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The Art of Planning and Budgeting for Your Wedding

Hello, wedding season!

Did you know 73% of weddings take place between May and October? The most popular wedding month is October, followed by September and June.

No matter when you’re getting married, planning for one of the biggest milestones in your life can be stressful — and expensive. No matter if you have $5,000, $50,000, or $100,000 to spend on your wedding, you should always start with a budget.

Setting a budget early on and knowing the limit of what you can spend will help you sort out venues that are out of your budget. Make sure you discuss with your partner what types of things you are looking for when it comes to food, décor, entertainment and overall experience, or you’ll run the risk of getting caught up during on-site venue visits. You may even end up adding on things you might not have wanted in the first place!

I spoke with two Service Credit Union employees with upcoming weddings to get their top tips when it comes to planning and budgeting for a wedding.

Chris Banker – Marketing Communications Specialist

Engaged since Sept 2019, getting married Sept 2021

Dave Dwyer – Marketing Field Representative

Engaged Feb 2021, getting married September 2022

What did you do to financially prepare for your wedding?

Chris: One of the biggest things my fiancé and I did was set a budget early on before looking at venues. It was important for us to figure out a window of how much we wanted to spend, where the money was going to come from, if it was going to come out of our personal savings, and if family would be helping with costs. It also helped us narrow down our list of venues because there were some that we loved but their cost did not fit within the budget that we set.

Dave: We considered what each of our families were contributing and we calculated what we could save now and until the day of the wedding. We thoroughly looked at our expenses and set a budget. We also put any bonuses or any cash gifts we got from birthdays and other celebrations toward our wedding fund. The most important thing here is setting a budget. You need to know approximately what your wedding budget is because there can be venues that are $2,000 to reserve an area and other venues that charge up towards $20,000 and more just to walk through the doors, not including all the add-ons.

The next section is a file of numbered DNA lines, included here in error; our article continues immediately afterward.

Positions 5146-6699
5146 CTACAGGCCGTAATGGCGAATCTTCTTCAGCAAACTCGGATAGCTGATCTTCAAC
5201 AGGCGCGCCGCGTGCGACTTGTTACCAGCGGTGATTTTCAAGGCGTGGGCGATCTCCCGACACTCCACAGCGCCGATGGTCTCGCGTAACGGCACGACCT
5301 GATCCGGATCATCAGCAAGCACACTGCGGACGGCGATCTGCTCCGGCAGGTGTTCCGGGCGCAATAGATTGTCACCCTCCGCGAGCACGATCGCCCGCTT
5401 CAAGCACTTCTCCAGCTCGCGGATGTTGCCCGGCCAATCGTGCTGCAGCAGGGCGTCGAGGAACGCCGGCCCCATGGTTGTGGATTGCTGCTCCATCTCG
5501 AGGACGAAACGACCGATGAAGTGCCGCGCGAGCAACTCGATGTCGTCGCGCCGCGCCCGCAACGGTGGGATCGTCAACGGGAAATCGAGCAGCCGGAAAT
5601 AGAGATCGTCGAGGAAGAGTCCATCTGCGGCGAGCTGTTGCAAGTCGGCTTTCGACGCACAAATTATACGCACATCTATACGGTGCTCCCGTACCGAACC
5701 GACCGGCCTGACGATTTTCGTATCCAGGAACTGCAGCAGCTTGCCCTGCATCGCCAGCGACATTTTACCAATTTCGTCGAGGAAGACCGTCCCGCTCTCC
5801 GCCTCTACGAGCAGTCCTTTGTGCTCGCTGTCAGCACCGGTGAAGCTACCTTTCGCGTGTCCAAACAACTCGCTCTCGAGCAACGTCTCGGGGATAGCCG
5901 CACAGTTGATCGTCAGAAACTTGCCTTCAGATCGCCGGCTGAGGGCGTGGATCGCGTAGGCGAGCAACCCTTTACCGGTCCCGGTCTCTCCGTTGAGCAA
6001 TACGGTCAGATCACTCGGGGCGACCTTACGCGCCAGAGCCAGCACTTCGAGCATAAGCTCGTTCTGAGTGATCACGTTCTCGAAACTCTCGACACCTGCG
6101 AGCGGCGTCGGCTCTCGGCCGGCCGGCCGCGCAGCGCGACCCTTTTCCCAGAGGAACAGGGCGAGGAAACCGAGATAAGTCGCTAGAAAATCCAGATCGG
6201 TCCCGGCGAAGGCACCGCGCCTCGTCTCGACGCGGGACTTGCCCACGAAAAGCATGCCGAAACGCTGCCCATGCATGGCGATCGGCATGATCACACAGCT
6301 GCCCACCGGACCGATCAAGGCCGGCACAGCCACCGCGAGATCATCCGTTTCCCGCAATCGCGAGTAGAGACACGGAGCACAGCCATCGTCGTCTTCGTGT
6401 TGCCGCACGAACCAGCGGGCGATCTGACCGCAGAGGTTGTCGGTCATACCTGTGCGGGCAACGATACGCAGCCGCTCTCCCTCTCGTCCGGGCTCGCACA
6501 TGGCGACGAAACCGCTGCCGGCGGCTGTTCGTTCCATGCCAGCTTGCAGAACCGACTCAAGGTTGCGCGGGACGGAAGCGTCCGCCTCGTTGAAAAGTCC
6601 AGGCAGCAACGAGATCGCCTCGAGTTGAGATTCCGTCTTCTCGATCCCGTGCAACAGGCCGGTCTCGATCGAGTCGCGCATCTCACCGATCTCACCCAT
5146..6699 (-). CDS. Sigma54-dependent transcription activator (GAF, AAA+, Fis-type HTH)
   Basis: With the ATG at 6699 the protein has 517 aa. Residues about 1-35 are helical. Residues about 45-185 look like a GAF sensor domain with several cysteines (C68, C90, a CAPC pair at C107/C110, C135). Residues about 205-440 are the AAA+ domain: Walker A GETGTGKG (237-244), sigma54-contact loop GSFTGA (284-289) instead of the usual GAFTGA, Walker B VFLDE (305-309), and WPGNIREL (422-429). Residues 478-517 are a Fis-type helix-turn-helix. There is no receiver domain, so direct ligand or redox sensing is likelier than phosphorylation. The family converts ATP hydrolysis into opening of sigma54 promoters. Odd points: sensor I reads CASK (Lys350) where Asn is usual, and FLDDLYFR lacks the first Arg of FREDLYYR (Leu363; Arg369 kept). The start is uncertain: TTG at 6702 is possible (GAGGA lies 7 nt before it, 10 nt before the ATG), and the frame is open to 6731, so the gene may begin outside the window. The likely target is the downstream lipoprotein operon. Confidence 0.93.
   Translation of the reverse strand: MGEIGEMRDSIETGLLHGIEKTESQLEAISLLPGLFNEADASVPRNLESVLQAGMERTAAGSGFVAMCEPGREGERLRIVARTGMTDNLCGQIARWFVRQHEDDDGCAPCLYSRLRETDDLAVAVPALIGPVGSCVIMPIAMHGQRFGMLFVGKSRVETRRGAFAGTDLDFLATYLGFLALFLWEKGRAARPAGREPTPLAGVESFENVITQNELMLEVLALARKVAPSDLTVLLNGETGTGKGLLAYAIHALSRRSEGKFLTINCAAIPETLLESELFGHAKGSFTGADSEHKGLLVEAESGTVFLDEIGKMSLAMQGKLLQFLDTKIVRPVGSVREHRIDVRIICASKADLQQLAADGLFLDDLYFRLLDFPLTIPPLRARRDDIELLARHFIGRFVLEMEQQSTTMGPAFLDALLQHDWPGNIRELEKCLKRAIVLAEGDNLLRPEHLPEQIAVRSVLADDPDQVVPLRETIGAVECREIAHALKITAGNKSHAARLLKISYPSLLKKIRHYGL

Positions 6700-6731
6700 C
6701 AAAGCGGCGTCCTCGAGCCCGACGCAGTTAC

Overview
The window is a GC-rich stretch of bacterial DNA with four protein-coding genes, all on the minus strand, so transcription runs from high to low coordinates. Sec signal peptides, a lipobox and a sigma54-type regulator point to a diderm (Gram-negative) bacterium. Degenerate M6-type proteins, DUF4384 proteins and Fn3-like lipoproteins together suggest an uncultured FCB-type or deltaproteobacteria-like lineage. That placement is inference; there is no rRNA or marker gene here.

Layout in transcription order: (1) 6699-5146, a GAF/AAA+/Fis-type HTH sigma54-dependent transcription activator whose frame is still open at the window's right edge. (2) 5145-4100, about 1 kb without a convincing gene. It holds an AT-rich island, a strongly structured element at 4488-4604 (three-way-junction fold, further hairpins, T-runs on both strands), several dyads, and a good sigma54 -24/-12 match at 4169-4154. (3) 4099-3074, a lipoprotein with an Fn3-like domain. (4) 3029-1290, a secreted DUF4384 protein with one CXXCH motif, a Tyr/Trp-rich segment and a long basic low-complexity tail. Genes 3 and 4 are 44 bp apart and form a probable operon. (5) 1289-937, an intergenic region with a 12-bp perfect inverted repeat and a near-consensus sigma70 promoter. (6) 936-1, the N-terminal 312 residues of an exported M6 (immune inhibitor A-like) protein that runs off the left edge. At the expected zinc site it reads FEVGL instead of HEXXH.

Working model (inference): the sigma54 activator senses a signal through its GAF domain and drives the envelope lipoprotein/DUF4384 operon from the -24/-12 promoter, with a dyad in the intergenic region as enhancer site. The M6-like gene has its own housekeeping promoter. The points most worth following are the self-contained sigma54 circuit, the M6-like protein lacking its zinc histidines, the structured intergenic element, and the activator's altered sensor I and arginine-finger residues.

Did you know some venues offer lower prices if you opt into booking a Friday or Sunday wedding?

What are some smart financial tips when it comes to wedding planning?

Chris: We knew we wanted to come out of the wedding debt free so we reserved a ton of money for the wedding and had a calendar of when payments were due to stay on top of it.

Dave: We ended up setting our budget way lower than originally planned. What we found when going on wedding venue visits was that banquet halls were significantly more affordable compared to traditional sites that only do weddings. We found that the banquet hall that we picked was more reasonable and there was a lot more included in it because they do things like proms, graduations, bar mitzvahs, etc. It’s not a wedding venue but it’s a good comparison.   

Did you know that 74% of couples end up going over budget? 

How do you stay financially sound while planning a wedding?

Chris: A good way to stay financially sound is to always keep your budget in mind. When you keep that final number in mind, it can help you stay on track of your budget because you might be tempted to spend a little extra in entertainment but then you won’t have that money for party favors for guests or honeymoon costs.

Dave: Luckily the venue that we chose, the base package included almost everything except entertainment, flowers, cake, and an open bar. Another thing that we looked into was DIY décor such as doing our place settings.

Do you have any tips and tricks for newly engaged couples when planning a wedding?

Chris: Find online tools, such as popular wedding sites The Knot, Wedding Wire, or Zola as they have a wedding budget by category. Talk to different vendors to get more options in front of you and ask friends and family for planning advice! The stress can be overwhelming because it’s one of the most expensive things you’re going to pay for. So enjoy the process and keep an open mind.

Dave: It only comes once so have fun with it, communicate with your partner, and remind yourself you’re creating something! While getting married and throwing a wedding is an important milestone in one’s life, starting off on the right financial footing will truly help contribute to your happily ever after!